How magical is apple cider vinegar, really?

Doesn’t it look magical, though?
Doesn’t it look magical, though?
Photo: Madeleine Steinbach / 500px (Getty Images)

Well, hey, when it was already next to impossible to get an appointment to see a doctor, even before the rise of a worldwide pandemic and widespread unemployment that translates to loss of benefits including insurance, you can’t really blame people for hoping that there’s some cheap and readily available cure-all for every possible ailment already lurking in their kitchen cabinets. A likely candidate for this magical substance is apple cider vinegar, which is said to induce weight loss, cure inflammation (which is, in itself, a catchall term for all sorts of bad things), slow down aging, and maybe make your hair really shiny.

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But does it really do all these things, or is it the modern equivalent of those medieval wonder-cures based on gently processed sheep dung?

The answer, according Dr. Brian Cole writing in Outside, is ¯\_(ツ)_/¯

More specifically, “ACV contains B-complex vitamins, which do have anti-inflammatory effects in the body. But the anti-inflammatory properties of these vitamins haven’t been studied in the context of vinegar consumption. That’s the problem with most of the claims people make about ACV—they just haven’t been proven, one way or the other.”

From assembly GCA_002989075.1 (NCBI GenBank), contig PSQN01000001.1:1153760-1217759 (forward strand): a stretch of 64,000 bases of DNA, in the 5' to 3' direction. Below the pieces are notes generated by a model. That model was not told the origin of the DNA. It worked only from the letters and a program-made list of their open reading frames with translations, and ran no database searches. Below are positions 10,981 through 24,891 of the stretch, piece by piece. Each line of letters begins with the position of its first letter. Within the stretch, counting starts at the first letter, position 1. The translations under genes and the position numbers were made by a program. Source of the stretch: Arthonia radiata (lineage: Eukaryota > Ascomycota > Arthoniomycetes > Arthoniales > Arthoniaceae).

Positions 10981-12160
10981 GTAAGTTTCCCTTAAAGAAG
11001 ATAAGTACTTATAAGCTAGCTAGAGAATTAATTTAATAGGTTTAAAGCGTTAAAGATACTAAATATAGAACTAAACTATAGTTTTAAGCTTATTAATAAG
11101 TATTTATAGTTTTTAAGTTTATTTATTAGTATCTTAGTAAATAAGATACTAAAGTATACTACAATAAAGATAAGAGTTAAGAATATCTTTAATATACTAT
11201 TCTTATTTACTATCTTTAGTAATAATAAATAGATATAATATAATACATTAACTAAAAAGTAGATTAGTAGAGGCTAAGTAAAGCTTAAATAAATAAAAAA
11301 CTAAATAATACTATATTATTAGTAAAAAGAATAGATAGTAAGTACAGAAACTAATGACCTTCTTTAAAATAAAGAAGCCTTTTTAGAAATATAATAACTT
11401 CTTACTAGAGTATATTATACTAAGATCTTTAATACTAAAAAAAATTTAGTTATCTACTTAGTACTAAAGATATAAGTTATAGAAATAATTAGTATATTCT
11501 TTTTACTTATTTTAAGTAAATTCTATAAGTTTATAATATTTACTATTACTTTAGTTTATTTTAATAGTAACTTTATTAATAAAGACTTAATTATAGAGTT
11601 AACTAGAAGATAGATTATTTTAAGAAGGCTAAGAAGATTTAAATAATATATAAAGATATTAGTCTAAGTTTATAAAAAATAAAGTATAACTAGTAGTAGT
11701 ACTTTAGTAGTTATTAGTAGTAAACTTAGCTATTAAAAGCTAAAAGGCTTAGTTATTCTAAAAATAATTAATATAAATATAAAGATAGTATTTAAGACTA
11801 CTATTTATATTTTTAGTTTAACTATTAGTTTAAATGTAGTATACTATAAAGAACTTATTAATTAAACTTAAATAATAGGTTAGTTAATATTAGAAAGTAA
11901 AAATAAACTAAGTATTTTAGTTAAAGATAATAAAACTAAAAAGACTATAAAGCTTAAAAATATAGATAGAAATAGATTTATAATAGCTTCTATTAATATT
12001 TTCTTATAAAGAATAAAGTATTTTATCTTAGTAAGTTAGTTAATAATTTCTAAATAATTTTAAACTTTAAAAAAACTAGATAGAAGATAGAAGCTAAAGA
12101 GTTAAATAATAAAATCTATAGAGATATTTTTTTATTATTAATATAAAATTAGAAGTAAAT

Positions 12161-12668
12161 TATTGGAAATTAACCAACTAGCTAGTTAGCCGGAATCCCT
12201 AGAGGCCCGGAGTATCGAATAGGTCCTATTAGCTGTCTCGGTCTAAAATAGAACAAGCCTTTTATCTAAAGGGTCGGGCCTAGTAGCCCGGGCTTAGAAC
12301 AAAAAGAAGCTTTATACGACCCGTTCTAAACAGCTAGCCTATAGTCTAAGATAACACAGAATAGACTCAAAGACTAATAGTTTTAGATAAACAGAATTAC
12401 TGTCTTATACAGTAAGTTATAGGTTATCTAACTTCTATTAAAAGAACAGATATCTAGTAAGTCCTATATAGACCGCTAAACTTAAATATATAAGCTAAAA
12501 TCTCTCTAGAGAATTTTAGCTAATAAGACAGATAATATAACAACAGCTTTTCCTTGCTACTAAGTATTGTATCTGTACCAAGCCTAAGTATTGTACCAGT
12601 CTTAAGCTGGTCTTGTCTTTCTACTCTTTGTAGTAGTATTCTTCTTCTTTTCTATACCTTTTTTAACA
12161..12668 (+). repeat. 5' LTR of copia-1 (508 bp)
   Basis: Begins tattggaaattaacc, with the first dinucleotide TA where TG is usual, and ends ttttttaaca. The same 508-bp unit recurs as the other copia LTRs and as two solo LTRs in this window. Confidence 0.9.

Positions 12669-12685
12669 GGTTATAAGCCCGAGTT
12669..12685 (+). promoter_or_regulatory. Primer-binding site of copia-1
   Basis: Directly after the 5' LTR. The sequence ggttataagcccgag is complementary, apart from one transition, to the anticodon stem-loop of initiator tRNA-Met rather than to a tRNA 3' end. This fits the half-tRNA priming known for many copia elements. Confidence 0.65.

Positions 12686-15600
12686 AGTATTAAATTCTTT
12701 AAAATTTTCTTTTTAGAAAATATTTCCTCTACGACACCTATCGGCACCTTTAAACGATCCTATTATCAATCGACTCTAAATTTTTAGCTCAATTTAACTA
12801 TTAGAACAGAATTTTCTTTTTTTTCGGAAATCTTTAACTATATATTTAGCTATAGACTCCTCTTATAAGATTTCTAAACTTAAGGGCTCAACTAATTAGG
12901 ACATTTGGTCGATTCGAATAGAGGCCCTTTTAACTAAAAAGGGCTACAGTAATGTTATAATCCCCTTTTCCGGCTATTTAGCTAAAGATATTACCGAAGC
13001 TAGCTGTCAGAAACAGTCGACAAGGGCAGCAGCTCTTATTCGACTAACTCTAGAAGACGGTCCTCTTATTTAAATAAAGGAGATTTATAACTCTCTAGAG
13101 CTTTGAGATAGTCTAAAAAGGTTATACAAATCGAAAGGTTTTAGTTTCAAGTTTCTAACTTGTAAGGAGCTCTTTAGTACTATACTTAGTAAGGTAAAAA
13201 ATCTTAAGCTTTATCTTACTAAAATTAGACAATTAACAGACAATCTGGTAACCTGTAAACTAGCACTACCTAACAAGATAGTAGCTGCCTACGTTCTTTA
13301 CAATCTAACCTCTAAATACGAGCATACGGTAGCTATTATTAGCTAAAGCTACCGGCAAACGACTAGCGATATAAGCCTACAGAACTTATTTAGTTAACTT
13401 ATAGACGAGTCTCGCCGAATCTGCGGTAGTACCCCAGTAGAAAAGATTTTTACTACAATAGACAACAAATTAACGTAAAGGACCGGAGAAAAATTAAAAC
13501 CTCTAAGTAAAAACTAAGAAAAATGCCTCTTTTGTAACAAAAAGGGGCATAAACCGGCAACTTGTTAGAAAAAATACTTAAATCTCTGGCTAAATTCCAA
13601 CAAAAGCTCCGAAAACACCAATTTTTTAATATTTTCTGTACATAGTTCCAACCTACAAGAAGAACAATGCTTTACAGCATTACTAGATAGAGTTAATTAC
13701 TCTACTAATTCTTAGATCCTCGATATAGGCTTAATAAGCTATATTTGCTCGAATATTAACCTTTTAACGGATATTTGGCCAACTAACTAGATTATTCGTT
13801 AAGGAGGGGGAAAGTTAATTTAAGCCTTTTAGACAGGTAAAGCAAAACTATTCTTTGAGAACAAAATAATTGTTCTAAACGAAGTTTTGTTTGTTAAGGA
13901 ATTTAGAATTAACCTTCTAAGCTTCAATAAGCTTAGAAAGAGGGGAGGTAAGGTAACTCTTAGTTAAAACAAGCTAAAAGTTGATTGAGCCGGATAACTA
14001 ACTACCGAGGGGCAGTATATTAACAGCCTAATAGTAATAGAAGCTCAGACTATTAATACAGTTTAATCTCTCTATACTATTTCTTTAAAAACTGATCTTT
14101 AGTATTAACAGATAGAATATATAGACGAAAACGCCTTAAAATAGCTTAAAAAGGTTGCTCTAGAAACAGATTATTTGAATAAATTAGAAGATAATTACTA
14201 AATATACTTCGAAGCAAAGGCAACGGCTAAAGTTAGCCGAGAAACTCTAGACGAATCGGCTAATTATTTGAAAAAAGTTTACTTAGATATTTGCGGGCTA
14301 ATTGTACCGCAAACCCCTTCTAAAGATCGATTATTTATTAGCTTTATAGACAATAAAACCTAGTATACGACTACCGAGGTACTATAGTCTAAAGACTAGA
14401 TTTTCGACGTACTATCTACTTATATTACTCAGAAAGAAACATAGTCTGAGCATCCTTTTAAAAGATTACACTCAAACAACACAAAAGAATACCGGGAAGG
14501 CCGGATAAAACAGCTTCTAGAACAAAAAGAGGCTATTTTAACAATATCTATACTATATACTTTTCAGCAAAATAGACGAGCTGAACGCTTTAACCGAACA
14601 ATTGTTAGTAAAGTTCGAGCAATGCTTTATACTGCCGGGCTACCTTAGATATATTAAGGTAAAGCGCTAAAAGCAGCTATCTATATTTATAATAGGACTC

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Same goes for ACV’s ability to reduce chronic disease, promote better digestion, and modulate insulin and blood sugar. (And probably cure a chronic cough, which is what a neighbor swore it would do for me a couple of winters ago. But then my doctor hooked me up with Tylenol with codeine, and so I used that instead.) But! there were two small studies, one in 2005, the other in 2018, that seem to indicate that a couple of tablespoons of ACV after meals promoted modest weight loss—just a few pounds, though, nothing Adele-level dramatic.

So there you go. Probably won’t help, but won’t hurt you either. Sometimes that’s the best you can ask for.

Aimee Levitt is associate editor of The Takeout.

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DISCUSSION

lordoftheducks
Lord of the Ducks

ACV has ZERO vitamins and is typically promoted by people who believe in homeopathy and/or other pseudoscience.

Here is the nutritional data for a cup of ACV (note most suggested applications of ACV use 1-2 tablespoons):